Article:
Children are a lot more tech-savvy nowadays. A child on my current caseload was introduced to his aid last term and within days was able to order exactly what he wanted in Pizza Express without having to rely on an adult interpreting his wants and needs as he always had in the past. Children do not normally catch on to their new aids this quickly, but seeing how well children can progress with the right equipment makes this job worthwhile and again highlights the importance of giving each child their “voice”. 

Can you imagine living in a word where someone else speaks for you? Interprets what you want, what you need? Where you literally have no voice? To me this would be the ultimate nightmare and for the children I work with it leads to extreme frustration and behavioural issues. AAC methods give individuals a lifeline, a way of being able to communicate with others without requiring another person to interpret for them. It decreases frustration and most importantly gives people their “voice”. Research supports the use of AAC devices and has shown that using them increases the use of spoken language. Some parents are scared that AAC devices will replace speech this and from my many years of experience this is not the case. But that’s a whole other can worms that I will certainly open in a future blog!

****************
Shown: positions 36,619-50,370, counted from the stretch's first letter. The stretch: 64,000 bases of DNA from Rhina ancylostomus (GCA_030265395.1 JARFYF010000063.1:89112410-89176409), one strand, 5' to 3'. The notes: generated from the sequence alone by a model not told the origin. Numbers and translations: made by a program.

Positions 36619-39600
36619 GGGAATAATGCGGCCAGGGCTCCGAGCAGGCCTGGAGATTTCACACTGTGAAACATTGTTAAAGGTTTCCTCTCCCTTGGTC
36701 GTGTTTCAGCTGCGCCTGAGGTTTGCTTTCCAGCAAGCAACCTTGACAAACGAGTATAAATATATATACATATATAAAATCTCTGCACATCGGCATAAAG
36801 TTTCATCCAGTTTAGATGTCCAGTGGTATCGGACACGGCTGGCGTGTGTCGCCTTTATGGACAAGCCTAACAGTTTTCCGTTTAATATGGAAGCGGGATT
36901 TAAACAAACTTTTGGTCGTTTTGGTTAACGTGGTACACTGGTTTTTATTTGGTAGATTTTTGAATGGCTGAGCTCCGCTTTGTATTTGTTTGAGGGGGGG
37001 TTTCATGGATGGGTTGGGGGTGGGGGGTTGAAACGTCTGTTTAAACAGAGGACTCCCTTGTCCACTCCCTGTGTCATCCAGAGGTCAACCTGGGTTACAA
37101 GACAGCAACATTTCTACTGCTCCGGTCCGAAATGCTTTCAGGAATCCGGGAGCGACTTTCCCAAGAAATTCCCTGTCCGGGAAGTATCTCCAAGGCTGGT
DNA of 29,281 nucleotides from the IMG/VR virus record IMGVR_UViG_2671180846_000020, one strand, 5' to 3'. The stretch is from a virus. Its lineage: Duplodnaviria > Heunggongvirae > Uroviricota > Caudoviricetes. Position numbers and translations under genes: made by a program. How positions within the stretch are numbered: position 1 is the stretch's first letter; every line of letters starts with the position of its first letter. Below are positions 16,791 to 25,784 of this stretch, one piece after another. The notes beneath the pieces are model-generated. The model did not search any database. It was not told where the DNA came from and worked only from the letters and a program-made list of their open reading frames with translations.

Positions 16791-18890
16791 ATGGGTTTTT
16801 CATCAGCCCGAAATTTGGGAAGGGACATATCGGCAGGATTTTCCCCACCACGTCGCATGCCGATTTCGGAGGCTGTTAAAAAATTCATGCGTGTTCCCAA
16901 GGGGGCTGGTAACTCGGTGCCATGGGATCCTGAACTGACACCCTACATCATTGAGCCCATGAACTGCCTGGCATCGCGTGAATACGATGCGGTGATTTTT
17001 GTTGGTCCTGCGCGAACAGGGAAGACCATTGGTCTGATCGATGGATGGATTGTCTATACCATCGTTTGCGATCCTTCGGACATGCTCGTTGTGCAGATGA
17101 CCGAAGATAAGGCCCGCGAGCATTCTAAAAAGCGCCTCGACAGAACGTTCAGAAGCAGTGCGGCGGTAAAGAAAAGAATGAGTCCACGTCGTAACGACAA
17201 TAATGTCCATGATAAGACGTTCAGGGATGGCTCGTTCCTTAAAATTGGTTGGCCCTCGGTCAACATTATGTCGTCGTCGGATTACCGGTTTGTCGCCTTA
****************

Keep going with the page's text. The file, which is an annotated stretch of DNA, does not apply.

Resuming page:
"I can’t think of a more rewarding job than giving someone their “voice”. And that is why I love AAC and my job"

Makaton: signing your way to successful communication

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By Eleanor Harris - Director of Magic Words Therapy and Specialist Generalist Speech and Language Therapist

Want children to understand you better in the classroom? Increase your gesture and use key word sign!

As a Speech and Language Therapist working with children with Speech, Language and Communication Needs (SLCN), I use key word signing whenever I speak to my clients to help to support their understanding. I also use key word signing to scaffold their spoken sentences, cueing them in with sign for the next word or idea in their spoken sentence. 11 years of experience tells me that this works really well and benefits the children, but what is the evidence to support this?


The answer is that there is a lot of research that confirms my clinical experiences – there is a neat summary of this evidence here

Why does it work?

Imagine you can’t hear at all, or you can hear but you can’t make sense of the sounds you are hearing, as though you are hearing an unknown foreign language. You can see your teacher is talking, but her hands are still, and her face is expressionless. You don’t understand one word of what she says. You feel a rising sense of panic, what are you supposed to do? Everyone is looking at you. Your body begins to go into fight or flight mode. You don’t know what is expected so you have an emotional reaction. Perhaps you freeze, absolutely terrified. Perhaps you hit the table and run from the room. Perhaps you internalise this feeling of panic and never want to communicate at school again.